Pulling the veil from our eyes
Human Ecology exhibit explores the impact of eyeglasses with array of rare and unusual spectacles.
By HELEN METELLA
Just as we remember a first kiss with clarity, almost everyone who uses eyeglasses remembers how dramatically the world shifted when they donned their first pair.
“Oh my God, suddenly there is stuff on the street signs you can see,” said Anne Bissonnette, a professor of material culture and curatorship in the Department of Human Ecology.
“It changes a person. We’re disabled without them and we don’t even know it.”
That surprising revelation, and many other things eyeglasses say about our culture, are put under the magnifying glass in Eyewear: Fashion With Vision, a new exhibit created by fourth-year students in Bissonnette’s course, 19th, 20th and 21st Century Dress in the Western World.
The exhibit shines a spotlight on an intensely personal object that many of us wear consistently in everyday life, but which has been overlooked in historical presentations of dress or culture. Rarely do we see people posing with their glasses in formal portraits, said Bissonnette.
Many of the exhibit’s eyeglasses are from the department’s renowned Clothing and Textiles Collection, which is unique among the country’s garment collections because it was specifically established in 1972 to highlight everyday wear.
The exhibition is divided into three themes, with the students presenting information that amplifies how fashion, science and design, and health influenced the evolution of eyewear. To illustrate the data accurately, about half the eyewear is displayed on mannequins wearing clothes from corresponding years, drawn from the Clothing and Textiles Collection.
The students’ research explored how the (generally one) pair of glasses we wear has profound importance in our lives. Yet most of us take for granted the astonishing power that eyewear grants humans, said student Katelin Karbonik.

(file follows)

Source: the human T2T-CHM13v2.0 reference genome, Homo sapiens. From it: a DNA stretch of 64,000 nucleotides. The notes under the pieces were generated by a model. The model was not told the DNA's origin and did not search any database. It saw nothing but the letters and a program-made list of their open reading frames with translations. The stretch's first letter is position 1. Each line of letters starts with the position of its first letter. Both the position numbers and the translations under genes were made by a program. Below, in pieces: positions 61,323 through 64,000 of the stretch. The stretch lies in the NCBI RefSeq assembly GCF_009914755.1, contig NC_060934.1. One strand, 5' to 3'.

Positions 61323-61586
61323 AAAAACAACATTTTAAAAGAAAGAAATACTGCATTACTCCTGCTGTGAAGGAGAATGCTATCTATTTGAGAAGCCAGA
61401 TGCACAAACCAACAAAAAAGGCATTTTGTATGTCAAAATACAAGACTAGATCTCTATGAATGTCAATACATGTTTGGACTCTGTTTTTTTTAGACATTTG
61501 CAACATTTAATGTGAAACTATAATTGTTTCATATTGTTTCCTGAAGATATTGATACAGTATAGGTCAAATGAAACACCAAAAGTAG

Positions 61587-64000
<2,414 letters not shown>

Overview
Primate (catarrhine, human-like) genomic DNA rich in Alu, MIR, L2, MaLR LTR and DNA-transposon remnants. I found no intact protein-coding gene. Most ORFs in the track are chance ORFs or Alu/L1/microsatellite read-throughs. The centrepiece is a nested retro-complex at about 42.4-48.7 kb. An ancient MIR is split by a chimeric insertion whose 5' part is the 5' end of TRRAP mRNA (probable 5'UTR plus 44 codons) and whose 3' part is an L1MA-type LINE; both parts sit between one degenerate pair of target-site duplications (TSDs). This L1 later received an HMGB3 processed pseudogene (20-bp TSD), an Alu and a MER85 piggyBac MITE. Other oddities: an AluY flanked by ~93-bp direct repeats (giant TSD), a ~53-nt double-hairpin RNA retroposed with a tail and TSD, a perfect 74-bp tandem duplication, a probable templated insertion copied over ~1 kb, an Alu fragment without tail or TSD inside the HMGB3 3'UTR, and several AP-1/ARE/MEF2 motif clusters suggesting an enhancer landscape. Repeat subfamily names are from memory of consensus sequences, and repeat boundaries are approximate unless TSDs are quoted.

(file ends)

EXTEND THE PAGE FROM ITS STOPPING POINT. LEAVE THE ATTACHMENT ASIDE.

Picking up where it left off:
“It’s rare that there’s such a neat and easy solution to a disability,” she said.
As for eyeglasses’ broader cultural significance, “I can’t think of any single object that’s impacted the world of learning more,” said Bissonnette.
Although historians don’t completely agree on their origin, spectacles were likely created in the 13th century and first embraced by Italian monks transcribing historic manuscripts in poor light.
“They were some of the first users of eyewear and it created the opportunity for people to become more literate," said Jeri-Ann Willis, owner of The Observatory, a long-time independent optical store in Edmonton.
“As it became more popular and mainstream, less for the elites, people had the opportunity to be educated,” she said.
An avid collector of historic eyewear, Willis has loaned many unusual pieces to the exhibit, including British lorgnettes and vintage Chinese spectacles, both circa the late 1800s, as well as a pair from the First World War that were designed to be worn under gas masks.
Bijan Asdaghi, co-owner of the campus eyewear stores Bijan Optical, contributed two contemporary pieces, including a pair of Ray-Ban Wayfarers, the iconic brand that prompted the masses to start buying high-end fashion accessories favoured by the rich and famous.
Other storied pieces include a pair of 1830s “railway” spectacles that match a portrait from the Cleveland Art Museum that is reproduced in the exhibit. The portrait depicts a fashionable gentleman wearing such frames, which were notable for their side-glass. This type of eyeglass was worn in the open carriages of early rail travel to protect the eyes from such hazards as dust, soot, sparks, wind and light. It’s still a mystery why many portraits of the era depict people wearing similar glasses in indoor settings.
Additional highlights the students unearthed from the Clothing and Textiles Collection for the exhibit include a pair of wooden, Inuit-carved eye-protectors from 1954, and patented 1965 Courrèges-designed glasses that conjure alien eyes. When designers want to be edgy, said Bissonnette, they often do so first with accessories; this pair illustrates that impulse perfectly, she said.
The exhibit opens with a 5:30 p.m. reception on Wednesday, Nov. 23, 2016, and runs through Feb. 5, 2017, in the main-floor gallery of the Human Ecology Building (116th Street and 89th Avenue). Hours are Monday to Friday 8:30 a.m. to 6 p.m. For more information: http://hecol.museums.ualberta.ca/ClothingAndTextiles/Exhibitions.aspx.